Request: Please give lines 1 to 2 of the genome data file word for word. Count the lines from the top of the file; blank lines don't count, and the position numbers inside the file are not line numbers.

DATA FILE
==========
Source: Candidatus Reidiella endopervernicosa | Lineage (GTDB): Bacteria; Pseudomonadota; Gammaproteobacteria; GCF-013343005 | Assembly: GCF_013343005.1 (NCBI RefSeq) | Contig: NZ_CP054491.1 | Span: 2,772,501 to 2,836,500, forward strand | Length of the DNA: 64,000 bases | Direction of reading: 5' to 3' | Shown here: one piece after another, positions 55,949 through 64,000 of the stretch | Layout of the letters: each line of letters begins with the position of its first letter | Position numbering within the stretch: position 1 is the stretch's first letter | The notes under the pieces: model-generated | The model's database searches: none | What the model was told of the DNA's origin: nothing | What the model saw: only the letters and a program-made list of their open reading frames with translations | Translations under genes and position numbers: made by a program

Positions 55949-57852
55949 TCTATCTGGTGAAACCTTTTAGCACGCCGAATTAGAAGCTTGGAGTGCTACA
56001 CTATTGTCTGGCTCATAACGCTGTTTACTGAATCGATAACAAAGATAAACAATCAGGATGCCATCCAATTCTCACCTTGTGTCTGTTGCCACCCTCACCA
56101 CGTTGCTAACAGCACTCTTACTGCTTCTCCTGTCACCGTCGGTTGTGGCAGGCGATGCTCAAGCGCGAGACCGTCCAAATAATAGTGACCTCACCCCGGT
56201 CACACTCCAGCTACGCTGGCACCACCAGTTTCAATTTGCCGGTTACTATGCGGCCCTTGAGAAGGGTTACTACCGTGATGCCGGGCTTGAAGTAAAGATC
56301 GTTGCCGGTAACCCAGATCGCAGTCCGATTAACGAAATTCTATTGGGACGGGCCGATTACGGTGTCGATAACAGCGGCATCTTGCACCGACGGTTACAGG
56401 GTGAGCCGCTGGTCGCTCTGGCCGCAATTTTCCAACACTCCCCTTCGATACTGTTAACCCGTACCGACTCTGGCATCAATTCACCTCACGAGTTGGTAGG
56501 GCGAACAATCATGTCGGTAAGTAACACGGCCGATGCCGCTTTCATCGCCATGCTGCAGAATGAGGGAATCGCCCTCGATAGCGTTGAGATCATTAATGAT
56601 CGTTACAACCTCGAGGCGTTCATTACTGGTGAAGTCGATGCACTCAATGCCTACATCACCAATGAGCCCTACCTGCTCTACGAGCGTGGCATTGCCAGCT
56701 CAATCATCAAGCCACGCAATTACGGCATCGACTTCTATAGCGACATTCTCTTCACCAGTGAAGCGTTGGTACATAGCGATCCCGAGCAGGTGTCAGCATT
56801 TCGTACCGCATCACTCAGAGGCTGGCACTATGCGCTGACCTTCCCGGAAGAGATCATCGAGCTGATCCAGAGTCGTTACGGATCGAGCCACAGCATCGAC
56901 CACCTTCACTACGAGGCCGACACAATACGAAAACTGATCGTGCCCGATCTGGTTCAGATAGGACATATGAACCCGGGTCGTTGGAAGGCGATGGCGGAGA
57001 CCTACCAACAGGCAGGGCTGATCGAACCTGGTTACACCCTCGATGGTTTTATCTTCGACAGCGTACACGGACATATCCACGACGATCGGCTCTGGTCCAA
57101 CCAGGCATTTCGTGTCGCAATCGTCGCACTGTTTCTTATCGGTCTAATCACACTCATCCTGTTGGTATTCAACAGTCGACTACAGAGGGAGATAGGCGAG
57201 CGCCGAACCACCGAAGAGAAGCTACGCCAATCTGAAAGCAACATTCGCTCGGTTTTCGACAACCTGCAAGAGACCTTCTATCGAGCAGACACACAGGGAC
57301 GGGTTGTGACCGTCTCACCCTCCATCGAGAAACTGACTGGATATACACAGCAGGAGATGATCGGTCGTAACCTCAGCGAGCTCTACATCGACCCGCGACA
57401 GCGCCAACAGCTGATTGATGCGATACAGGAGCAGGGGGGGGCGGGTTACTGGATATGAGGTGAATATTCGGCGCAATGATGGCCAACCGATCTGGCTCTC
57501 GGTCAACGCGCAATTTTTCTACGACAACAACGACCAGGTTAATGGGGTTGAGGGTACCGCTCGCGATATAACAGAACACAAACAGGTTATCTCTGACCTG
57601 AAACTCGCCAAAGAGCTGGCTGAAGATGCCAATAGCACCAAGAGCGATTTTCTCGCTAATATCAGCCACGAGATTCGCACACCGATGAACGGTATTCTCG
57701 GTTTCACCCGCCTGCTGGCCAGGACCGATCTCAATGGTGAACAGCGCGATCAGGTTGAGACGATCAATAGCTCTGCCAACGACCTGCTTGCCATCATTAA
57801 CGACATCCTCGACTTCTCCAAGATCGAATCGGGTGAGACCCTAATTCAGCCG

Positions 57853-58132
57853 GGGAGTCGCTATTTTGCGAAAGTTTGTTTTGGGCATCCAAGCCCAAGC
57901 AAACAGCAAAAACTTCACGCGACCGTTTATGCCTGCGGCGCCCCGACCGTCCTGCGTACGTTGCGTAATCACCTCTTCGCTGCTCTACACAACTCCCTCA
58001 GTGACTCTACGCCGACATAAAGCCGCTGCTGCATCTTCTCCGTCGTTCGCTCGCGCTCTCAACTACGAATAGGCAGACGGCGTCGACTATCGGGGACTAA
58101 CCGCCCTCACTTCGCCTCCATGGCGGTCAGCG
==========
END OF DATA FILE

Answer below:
Source: Candidatus Reidiella endopervernicosa | Lineage (GTDB): Bacteria; Pseudomonadota; Gammaproteobacteria; GCF-013343005 | Assembly: GCF_013343005.1 (NCBI RefSeq) | Contig: NZ_CP054491.1 | Span: 2,772,501 to 2,836,500, forward strand | Length of the DNA: 64,000 bases | Direction of reading: 5' to 3' | Shown here: one piece after another, positions 55,949 through 64,000 of the stretch | Layout of the letters: each line of letters begins with the position of its first letter | Position numbering within the stretch: position 1 is the stretch's first letter | The notes under the pieces: model-generated | The model's database searches: none | What the model was told of the DNA's origin: nothing | What the model saw: only the letters and a program-made list of their open reading frames with translations | Translations under genes and position numbers: made by a program

Positions 55949-57852